These days almost every company has to be a tech company. But IT costs can be prohibitive, with research from Lloyds finding that this area accounts for 20% of a new business' expenditure - the largest proportion after property ( 25%).
A recent survey from
Spiceworks found that 89% of organisations expect their IT budgets to increase or stay the same in 2019, and IT budgets in large enterprises are expected to increase. Despite this, more businesses understand the impact of IT spending and naturally are looking for the best options to save money.
IT spending can cover a vast range of areas including business applications, networking, IT personnel, end-user technology and data centres.
A more efficient IT setup will save time and money on maintenance and management that can free up funds for new projects and other business priorities.
Trimming down IT expenditure can also have the effect of streamlining and focusing IT strategy to make them more responsive to wider company aims.
Read on for CIO UK's advice on how to reduce your IT costs.
November 21, 2018
1. Analyse your current IT setup
Given the rapid pace of change in the IT sphere, it’s important to keep reviewing your current IT plan and expenditure to ensure you are operating in the most efficient manner.
This will involve regularly analysing your current setup and deciding whether it is working in the most proficient and cost-effective way.
Audit the current costs and compare your existing methods with others on the market to evaluate whether there is a better value alternative out there that could replace it.
Understand how software is being used in your organisation and whether swapping to a cheaper license supporting fewer features would be sufficient for your IT needs.
You could perhaps consider scrapping some utilities altogether if they're ineffective or their function is fulfilled by another tool. Instead, you could consolidate your existing software and services among the fewest vendors possible. One such area of potential reduction is your computing and storage capacity - if you’re not maximising it, consider reducing your allowance.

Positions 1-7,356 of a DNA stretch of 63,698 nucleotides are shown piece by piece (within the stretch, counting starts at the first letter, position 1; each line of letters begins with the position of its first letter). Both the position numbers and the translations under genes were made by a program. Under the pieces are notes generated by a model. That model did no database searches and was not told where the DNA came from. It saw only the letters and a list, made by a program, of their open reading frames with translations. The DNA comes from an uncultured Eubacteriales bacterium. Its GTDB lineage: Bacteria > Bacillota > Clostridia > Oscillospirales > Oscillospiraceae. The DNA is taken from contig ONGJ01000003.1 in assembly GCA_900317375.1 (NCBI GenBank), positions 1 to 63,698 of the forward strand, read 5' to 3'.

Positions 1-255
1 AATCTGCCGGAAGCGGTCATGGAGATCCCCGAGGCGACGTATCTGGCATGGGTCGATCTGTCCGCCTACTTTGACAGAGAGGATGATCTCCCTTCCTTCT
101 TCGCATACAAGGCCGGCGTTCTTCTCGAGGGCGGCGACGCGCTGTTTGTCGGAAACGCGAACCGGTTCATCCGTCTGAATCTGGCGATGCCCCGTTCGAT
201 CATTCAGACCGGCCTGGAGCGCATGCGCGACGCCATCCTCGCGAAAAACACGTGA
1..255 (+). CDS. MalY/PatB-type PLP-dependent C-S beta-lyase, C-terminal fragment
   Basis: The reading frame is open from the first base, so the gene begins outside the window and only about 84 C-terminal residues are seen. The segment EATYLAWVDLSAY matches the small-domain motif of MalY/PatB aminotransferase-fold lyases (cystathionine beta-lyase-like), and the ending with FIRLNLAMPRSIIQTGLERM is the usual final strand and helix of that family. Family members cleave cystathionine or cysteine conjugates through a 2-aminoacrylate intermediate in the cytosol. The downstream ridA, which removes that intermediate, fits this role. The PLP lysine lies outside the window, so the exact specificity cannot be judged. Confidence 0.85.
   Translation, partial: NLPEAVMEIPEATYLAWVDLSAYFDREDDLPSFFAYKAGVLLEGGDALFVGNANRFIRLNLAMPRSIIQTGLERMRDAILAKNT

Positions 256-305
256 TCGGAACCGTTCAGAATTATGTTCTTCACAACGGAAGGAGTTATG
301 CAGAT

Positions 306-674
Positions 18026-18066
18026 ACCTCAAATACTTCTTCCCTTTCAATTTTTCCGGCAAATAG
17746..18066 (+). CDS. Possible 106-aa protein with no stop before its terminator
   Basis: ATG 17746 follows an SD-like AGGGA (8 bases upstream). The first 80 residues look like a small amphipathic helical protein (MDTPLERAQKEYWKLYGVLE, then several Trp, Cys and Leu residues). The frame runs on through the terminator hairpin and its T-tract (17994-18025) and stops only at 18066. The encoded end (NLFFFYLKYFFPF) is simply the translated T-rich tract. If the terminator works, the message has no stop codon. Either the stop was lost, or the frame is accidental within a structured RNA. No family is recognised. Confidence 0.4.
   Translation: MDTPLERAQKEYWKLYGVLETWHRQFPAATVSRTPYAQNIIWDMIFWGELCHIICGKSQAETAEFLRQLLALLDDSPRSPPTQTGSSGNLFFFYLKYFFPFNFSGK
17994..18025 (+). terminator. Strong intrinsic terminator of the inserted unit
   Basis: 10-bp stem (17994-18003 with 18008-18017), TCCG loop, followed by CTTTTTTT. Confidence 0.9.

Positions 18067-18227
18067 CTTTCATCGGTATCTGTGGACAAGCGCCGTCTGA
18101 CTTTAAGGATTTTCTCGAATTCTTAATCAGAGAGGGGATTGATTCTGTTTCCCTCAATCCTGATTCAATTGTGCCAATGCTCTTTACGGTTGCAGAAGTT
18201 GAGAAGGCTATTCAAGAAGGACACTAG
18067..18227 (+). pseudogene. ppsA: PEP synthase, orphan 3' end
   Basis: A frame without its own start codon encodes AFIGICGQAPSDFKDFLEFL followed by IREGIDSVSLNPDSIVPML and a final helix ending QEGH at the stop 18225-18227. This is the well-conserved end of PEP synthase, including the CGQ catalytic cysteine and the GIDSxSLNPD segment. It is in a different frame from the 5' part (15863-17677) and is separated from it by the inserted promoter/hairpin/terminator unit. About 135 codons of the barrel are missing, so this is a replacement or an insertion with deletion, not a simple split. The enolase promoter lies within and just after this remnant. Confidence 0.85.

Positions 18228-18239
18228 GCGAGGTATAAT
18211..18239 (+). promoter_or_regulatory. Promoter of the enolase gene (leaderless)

4. Align expenditure with business strategy
Think about aligning business and IT needs, and modifying systems to suit immediate organisational objectives.
If you are looking to reduce costs, you should prioritise IT expenses which are essential for the business in the short-term, and postpone costly IT-related activity that is more geared towards long-term outcomes or simply isn’t critical to the organisation.
These can be budgeted for as business resources allow.
Those deemed essential in the short term should support an important near-term goal for the business, lead to lower costs, or negate risk of damaging operations. To do so, you will need to engage in cross-departmental evaluations about business objectives and the best way to support these from an IT perspective.
7. Consider the cloud
Cloud computing will save you money on the capital costs of in-house IT servers and network equipment, and replace them with operating expenses - it’s often cheaper to rent than to buy.
It also reduces the effort and spending of setting up and maintaining servers and can make it easier to add further capabilities.
Do a detailed investigation of different cloud platforms before selecting whose price and functions align most closely to your organisation.
Richard Orme, CTO of Photobox Group, explained to CIO UK his organisation’s decision to move to the cloud. “The reason for us deciding to migrate to the cloud was fundamentally to do with the fact that we were starting to hit the edges as to what we could do, in terms of storage." "We were starting to reach a point where we were spending a lot of time just maintaining the hardware and the equipment within the data centres that we had. That really then takes us away from the investments that we like to make, and the customer journeys, and the ability to innovate in the physical product space.”
11. Start small
Often businesses can get distracted by the allure of emerging technologies and be tempted to go big when it comes to IT solutions. However, smaller changes such as reducing utility bills, upgrading equipment and moving to a paperless system can still make meaningful differences to a business.
Brussels Airlines, Trainline, Blackpool Teaching Hospital NHS Foundation Trust and Greenpeace UK are just some of the organisations who have made small changes with a lasting impact on their operating strategies.
Blackpool Teaching Hospital NHS Foundation Trust CIO Steve Bloor said in an interview with CIO UK , that the organisation aims to go paperless which will improve patient care and IT reduce costs.
"We want to not only gain more efficient patient care by using the most advanced patient record available but at the same time achieve value for money, through an open and collaborative roadmap for ongoing software development. "Open source will lower the costs of ownership, which will give us the flexibility with how we develop the software in going forward," he said.